In February, 1945, Joseph Stalin, Winston Churchill and Franklin D. Roosevelt met again. This time the conference was held in Yalta in the Crimea. With Soviet troops in most of Eastern Europe, Stalin was in a strong negotiating position. Roosevelt and Churchill tried hard to restrict post-war influence in this area but the only concession they could obtain was a promise that free elections would be held in these countries.
Once again, Poland was the main debating point. Stalin explained that throughout history Poland had either attacked Russia or had been used as a corridor through which other hostile countries invaded her. Only a strong, pro-Communist government in Poland would be able to guarantee the security of the Soviet Union.
William Leahy, Roosevelt's chief of staff, later pointed out: "Stalin then brought up the question of reparations in kind and in manpower, but said he was not ready to discuss the manpower question. The latter, of course, referred to forced labour. Since the Russians were using many thousands of prisoners in what was reported to be virtual slave camps, they had little to gain by discussing the matter.... The proposal in brief was: Reparations in kind should include factories, plants, communication equipment, investments abroad, etc., and should be made over a period of ten years, at the end of which time all reparations would have been paid. The total value of the reparations in kind asked by the Soviet was 10 billion dollars, to be spread over the ten-year period... Churchill objected to the 10 billion-dollar figure, and he and Roosevelt agreed that a reparations committee should be appointed to study the issue."
Winston Churchill stated: "The peace of the world depends upon the lasting friendship of the three great powers, but His Majesty's Government feel we should be putting ourselves in a false position if we put ourselves in the position of trying to rule the world when our desire is to serve the world and preserve it from a renewal of the frightful horrors which have fallen upon the mass of its inhabitants." Joseph Stalin and Franklin D. Roosevelt agreed and at Yalta, the decision at Teheran to form a United Nations organization was confirmed. It was only on this issue that all three leaders were enthusiastically in agreement.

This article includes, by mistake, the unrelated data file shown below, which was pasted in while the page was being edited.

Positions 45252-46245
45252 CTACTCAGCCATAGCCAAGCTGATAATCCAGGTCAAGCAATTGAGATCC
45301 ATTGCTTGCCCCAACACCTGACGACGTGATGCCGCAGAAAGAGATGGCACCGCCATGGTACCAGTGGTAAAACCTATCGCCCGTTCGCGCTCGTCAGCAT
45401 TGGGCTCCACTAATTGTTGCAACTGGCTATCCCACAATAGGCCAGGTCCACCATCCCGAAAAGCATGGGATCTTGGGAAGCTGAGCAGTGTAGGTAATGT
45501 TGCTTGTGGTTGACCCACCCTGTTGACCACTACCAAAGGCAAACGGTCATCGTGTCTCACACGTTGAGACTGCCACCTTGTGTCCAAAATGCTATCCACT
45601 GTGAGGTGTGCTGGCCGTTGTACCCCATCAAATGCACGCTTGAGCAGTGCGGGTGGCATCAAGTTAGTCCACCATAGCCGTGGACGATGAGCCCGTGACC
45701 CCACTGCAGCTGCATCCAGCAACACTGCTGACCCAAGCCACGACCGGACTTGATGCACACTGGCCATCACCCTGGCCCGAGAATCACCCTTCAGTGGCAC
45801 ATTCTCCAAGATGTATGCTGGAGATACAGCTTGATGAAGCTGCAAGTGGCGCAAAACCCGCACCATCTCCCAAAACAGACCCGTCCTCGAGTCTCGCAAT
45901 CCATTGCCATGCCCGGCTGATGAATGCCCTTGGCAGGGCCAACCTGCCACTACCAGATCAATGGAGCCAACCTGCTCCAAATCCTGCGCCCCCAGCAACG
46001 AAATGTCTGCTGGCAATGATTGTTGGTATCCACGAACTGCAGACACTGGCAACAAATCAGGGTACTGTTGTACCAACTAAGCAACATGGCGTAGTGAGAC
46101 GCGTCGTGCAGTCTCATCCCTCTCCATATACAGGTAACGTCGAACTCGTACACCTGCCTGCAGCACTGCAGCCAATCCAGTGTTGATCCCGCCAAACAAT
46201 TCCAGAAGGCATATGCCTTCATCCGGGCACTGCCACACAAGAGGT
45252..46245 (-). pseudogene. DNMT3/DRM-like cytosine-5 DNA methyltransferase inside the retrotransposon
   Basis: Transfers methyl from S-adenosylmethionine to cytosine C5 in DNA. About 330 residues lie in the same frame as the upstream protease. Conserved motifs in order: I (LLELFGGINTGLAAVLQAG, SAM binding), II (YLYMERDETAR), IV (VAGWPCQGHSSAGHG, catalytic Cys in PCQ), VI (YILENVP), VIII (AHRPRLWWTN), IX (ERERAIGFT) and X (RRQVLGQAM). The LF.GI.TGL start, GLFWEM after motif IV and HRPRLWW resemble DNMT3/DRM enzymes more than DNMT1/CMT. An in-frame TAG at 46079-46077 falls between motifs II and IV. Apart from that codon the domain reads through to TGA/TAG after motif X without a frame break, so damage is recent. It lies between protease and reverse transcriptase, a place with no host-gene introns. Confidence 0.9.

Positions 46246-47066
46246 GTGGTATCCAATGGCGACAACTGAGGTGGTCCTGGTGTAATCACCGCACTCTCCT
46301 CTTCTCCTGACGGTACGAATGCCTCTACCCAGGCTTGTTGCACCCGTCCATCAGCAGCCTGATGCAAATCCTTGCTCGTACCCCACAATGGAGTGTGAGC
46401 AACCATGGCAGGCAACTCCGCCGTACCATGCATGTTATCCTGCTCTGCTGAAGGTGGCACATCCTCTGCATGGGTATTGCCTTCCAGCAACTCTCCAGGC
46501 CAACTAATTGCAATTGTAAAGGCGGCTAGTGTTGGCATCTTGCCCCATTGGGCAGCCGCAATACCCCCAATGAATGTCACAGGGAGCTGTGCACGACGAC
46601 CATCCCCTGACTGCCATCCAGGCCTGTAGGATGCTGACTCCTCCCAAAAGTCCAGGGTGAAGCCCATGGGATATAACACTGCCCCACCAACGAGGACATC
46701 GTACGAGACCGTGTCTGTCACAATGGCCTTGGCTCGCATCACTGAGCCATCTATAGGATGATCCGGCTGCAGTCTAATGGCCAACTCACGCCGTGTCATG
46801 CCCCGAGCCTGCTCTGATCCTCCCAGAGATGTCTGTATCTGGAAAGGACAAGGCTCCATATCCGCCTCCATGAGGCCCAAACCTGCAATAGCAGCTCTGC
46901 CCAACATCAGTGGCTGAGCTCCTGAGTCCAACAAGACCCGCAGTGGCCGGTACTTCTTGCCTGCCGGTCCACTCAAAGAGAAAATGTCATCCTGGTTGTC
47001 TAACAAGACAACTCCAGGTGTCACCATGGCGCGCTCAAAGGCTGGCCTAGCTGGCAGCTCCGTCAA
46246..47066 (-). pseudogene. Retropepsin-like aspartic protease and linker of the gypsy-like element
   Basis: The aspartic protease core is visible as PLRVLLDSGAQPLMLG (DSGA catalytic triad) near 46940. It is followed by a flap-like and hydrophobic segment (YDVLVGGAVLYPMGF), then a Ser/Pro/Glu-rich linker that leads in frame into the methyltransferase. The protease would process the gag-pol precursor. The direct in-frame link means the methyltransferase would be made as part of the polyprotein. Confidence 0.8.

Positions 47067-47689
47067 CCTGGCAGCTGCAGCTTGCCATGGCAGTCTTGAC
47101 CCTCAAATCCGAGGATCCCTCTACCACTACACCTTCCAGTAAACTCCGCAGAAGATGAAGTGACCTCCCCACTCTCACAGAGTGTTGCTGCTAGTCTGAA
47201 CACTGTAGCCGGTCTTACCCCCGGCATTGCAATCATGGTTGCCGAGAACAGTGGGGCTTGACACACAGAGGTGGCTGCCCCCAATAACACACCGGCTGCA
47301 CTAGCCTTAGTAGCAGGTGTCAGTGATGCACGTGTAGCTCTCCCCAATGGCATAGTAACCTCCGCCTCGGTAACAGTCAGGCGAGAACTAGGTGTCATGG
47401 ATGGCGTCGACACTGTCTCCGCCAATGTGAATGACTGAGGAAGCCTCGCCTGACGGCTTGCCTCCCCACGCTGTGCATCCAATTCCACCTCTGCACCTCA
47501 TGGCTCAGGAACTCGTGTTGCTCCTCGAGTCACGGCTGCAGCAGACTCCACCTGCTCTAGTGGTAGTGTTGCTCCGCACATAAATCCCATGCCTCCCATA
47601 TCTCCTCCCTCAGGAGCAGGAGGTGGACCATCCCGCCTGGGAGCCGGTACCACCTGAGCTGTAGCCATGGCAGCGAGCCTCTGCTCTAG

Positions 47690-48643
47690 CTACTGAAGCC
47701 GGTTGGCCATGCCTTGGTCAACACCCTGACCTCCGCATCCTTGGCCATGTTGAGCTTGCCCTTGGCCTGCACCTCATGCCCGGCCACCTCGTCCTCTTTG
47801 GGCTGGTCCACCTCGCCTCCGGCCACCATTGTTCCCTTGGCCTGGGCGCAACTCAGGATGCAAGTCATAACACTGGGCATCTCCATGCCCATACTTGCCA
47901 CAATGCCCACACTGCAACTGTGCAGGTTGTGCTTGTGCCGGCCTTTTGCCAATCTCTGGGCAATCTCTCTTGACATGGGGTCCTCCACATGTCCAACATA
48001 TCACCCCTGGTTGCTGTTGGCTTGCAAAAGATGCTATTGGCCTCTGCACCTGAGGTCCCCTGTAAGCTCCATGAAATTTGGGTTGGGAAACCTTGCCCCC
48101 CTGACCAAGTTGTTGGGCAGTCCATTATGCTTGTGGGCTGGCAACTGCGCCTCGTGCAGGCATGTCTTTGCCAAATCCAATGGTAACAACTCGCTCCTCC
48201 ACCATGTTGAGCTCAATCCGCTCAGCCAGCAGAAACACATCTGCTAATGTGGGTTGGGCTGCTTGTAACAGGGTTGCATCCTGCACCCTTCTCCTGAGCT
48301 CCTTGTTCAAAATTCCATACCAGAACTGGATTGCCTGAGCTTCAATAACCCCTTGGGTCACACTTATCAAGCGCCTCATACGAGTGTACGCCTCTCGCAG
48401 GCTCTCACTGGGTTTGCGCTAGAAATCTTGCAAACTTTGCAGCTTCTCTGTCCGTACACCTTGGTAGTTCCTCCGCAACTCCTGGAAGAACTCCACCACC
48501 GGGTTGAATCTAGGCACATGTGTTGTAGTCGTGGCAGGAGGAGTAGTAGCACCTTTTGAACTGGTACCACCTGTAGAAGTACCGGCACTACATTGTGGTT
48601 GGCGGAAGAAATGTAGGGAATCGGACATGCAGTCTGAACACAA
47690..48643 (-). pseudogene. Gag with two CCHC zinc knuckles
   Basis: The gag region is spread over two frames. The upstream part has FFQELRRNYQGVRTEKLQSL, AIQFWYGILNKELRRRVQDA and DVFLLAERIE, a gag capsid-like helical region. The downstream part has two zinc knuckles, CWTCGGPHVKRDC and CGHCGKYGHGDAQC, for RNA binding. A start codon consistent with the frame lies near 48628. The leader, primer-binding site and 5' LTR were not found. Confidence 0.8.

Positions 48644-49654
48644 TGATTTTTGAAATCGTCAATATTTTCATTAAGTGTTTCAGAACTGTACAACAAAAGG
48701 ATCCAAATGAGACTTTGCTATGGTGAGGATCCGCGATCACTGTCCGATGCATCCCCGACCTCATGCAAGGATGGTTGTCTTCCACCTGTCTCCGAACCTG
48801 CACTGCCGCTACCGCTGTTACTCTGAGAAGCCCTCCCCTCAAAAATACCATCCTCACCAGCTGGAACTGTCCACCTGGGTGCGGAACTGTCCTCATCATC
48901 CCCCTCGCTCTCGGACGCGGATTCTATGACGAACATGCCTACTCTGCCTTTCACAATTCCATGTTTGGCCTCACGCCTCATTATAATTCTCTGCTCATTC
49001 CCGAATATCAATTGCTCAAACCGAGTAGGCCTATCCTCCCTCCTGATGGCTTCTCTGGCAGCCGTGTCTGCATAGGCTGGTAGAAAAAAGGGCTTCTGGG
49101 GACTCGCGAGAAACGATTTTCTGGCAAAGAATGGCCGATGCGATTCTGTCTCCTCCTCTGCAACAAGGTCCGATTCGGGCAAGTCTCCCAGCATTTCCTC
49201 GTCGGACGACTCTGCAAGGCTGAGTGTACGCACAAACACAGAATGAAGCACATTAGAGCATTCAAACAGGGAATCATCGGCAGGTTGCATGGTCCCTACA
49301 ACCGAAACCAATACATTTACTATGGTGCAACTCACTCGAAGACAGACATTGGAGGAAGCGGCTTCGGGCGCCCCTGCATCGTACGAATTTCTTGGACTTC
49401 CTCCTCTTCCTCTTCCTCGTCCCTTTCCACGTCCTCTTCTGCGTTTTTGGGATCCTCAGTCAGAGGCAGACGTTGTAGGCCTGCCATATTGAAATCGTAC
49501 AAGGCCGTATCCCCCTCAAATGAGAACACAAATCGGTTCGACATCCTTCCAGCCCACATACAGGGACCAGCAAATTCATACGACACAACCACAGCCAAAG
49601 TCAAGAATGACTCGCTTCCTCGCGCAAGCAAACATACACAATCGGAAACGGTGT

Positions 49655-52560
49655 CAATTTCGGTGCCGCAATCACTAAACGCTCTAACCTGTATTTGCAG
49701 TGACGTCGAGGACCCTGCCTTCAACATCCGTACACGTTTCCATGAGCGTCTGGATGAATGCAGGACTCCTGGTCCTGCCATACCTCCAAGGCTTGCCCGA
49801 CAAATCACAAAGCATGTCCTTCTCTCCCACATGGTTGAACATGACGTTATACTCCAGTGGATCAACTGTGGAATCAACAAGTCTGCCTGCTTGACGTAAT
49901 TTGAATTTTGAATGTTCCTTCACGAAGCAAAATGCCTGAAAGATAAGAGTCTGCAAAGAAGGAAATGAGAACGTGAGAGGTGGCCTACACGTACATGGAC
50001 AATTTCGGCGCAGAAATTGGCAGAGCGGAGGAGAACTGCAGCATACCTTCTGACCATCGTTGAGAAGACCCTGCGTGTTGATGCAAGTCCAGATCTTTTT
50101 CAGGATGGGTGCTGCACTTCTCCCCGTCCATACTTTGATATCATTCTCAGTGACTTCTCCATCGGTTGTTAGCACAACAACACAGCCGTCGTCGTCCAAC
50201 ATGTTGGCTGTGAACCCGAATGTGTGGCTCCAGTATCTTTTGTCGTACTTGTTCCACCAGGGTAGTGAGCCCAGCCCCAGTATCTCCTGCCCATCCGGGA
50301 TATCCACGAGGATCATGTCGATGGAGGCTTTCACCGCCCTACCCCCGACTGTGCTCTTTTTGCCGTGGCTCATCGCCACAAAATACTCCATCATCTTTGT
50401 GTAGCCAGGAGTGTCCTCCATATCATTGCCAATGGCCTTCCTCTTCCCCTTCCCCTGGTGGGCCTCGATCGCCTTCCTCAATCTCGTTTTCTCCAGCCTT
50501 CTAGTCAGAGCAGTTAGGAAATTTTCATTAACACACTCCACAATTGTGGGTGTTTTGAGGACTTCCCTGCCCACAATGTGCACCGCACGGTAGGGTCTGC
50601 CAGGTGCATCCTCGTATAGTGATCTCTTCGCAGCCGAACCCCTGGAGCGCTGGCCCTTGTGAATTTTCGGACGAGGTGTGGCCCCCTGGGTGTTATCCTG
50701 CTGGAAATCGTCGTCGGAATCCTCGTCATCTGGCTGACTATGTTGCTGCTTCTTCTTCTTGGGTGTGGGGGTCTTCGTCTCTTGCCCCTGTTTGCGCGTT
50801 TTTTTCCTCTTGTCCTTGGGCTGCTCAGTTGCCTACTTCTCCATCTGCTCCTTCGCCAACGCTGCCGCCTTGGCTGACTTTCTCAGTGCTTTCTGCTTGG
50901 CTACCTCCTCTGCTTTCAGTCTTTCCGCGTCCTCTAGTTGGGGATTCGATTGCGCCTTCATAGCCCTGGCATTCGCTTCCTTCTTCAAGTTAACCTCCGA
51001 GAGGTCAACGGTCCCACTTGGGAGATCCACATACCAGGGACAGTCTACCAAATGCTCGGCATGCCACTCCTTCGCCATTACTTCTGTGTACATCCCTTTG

Anthony Eden, the British foreign minister, pointed out: "Roosevelt was, above all else, a consummate politician. Few men could see more clearly their immediate objective, or show greater artistry in obtaining it. As a price of these gifts, his long-range vision was not quite so sure. The President shared a widespread American suspicion of the British Empire as it had once been and, despite his knowledge of world affairs, he was always anxious to make it plain to Stalin that the United States was not 'ganging up' with Britain against Russia. The outcome of this was some confusion in Anglo-American relations which profited the Soviets. Roosevelt did not confine his dislike of colonialism to the British Empire alone, for it was a principle with him, not the less cherished for its possible advantages. He hoped that former colonial territories, once free of their masters, would become politically and economically dependent upon the United States, and had no fear that other powers might fill that role."
At the time of Yalta, Germany was close to defeat. British and USA troops were advancing from the west and the Red Army from the east. At the conference it was agreed to divide Germany up amongst the Allies. However, all parties to that agreement were aware that the country that actually took control of Germany would be in the strongest position over the future of this territory.
The main objective of Winston Churchill and Stalin was the capture of Berlin, the capital of Germany. Franklin D. Roosevelt did not agree and the decision of the USA Military commander, General Dwight Eisenhower, to head south-east to Dresden, ensured that Soviet forces would be the first to reach Berlin.